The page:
Future forms: 'will', 'be going to' and present continuous

Future forms: 'will', 'be going to' and present continuous

Do you know how to talk about future plans using will, going to and the present continuous? Test what you know with interactive exercises and read the explanation to help you.

Look at these examples to see how will, going to and the present continuous are used.

Oh great! That meeting after work's been cancelled. I'll go to that yoga class instead. 
I'm going to try to visit my relatives in Australia this year.
The restaurant is reserved for 8. We're having a drink at Beale's first.

Try this exercise to test your grammar.

Grammar test 1

Future plans: Grammar test 1

Grammar explanation

We use different verb forms to talk about our plans for the future, depending on what kind of plan it is: a spontaneous plan, a pre-decided plan or an arrangement. 


We use will to talk about spontaneous plans decided at the moment of speaking.

Oops, I forgot to phone Mum! I'll do it after dinner. 
I can't decide what to wear tonight. I know! I'll wear my green shirt.
There's no milk. I'll buy some when I go to the shops.

going to

We use going to to talk about plans decided before the moment of speaking.

I'm going to phone Mum after dinner. I told her I'd call at 8 o'clock.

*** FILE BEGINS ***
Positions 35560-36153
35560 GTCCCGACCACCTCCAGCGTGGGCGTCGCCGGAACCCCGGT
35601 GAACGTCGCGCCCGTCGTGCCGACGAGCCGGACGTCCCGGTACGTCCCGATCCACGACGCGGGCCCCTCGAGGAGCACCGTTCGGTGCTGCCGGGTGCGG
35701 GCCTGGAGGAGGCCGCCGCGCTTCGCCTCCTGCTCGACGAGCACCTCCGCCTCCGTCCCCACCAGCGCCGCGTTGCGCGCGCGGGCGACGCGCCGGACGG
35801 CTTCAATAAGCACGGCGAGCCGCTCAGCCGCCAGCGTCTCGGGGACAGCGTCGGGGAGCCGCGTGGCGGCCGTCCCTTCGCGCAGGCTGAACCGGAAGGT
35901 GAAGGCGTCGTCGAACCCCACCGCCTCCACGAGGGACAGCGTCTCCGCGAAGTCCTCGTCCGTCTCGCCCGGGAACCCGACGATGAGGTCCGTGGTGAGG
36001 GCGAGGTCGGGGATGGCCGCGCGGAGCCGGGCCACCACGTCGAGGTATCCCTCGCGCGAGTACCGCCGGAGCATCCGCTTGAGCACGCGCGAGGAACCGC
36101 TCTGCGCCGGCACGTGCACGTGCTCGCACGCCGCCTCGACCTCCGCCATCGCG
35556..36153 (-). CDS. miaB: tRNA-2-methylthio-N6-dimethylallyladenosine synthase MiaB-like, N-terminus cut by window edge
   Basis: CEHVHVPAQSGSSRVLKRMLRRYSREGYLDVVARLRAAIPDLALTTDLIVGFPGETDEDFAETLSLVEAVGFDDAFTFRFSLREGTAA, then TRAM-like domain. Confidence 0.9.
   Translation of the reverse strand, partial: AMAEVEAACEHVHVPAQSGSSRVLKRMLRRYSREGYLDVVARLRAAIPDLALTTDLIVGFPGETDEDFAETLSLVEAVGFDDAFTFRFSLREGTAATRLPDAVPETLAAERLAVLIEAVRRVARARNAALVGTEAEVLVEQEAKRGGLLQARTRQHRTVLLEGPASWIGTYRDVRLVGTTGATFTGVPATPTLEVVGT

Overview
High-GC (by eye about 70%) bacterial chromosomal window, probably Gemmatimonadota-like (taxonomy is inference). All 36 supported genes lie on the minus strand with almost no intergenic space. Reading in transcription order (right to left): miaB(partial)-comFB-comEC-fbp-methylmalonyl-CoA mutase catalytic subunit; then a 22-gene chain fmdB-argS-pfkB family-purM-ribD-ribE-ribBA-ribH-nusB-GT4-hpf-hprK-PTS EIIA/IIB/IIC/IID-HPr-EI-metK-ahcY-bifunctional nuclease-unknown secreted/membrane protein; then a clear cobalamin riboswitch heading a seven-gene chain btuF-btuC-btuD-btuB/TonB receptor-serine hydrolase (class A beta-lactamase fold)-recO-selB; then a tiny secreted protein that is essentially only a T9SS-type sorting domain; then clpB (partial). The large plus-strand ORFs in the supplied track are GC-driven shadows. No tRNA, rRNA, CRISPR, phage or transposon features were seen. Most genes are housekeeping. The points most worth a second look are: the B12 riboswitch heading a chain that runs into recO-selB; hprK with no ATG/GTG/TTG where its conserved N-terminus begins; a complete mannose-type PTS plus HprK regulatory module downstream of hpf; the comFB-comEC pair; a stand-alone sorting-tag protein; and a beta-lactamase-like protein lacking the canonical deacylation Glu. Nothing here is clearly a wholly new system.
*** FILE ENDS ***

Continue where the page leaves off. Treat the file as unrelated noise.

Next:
I'm going to wear my black dress tonight. 
I'm going to go to the supermarket after work. What do we need? 

Present continuous

We usually use the present continuous when the plan is an arrangement – already confirmed with at least one other person and we know the time and place.

I'm meeting Jane at 8 o'clock on Saturday. 
We're having a party next Saturday. Would you like to come?

We often use the present continuous to ask about people's future plans.

Are you doing anything interesting this weekend?

Do this exercise to test your grammar again.

Grammar test 2

Future plans: Grammar test 2

Language level

Average: 4 (154 votes)

Submitted by Lal on Tue, 09/06/2020 - 15:32

Hello Sir 1. The door bell rings. I will get it. 2. The door bell is ringing. I will get it. Please let me know whether number 2. is right or wrong. Can't one use present continuous in this situation instead of present simple. Thank you. Regards Lal

Hello Lal,

The second sentence is fine.

The first sentence is not correct, however, unless it is part of a narrative (a story) which uses the present tense throughout - some authors employ this technique. You need the present continuous here, or a past simple if the bell has stopped ringing.



The LearnEnglish Team

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Submitted by OlaIELTS on Thu, 07/05/2020 - 03:15

It's really interesting.

Submitted by Bharati on Mon, 27/04/2020 - 10:15

Hello kirk, Hope you to be doing good in the midst of Pandemic. I am indeed grateful for your repeated indulgence on the subject which has bothered me often. May i request you to clarify the time references for the following subordinate clauses :- "He will come to know what i need"or "What i need will be known to him" 1.What will be the time reference of "what i need" ? My instinct tells me present time even though the main clause is in future. Best wishes and regards.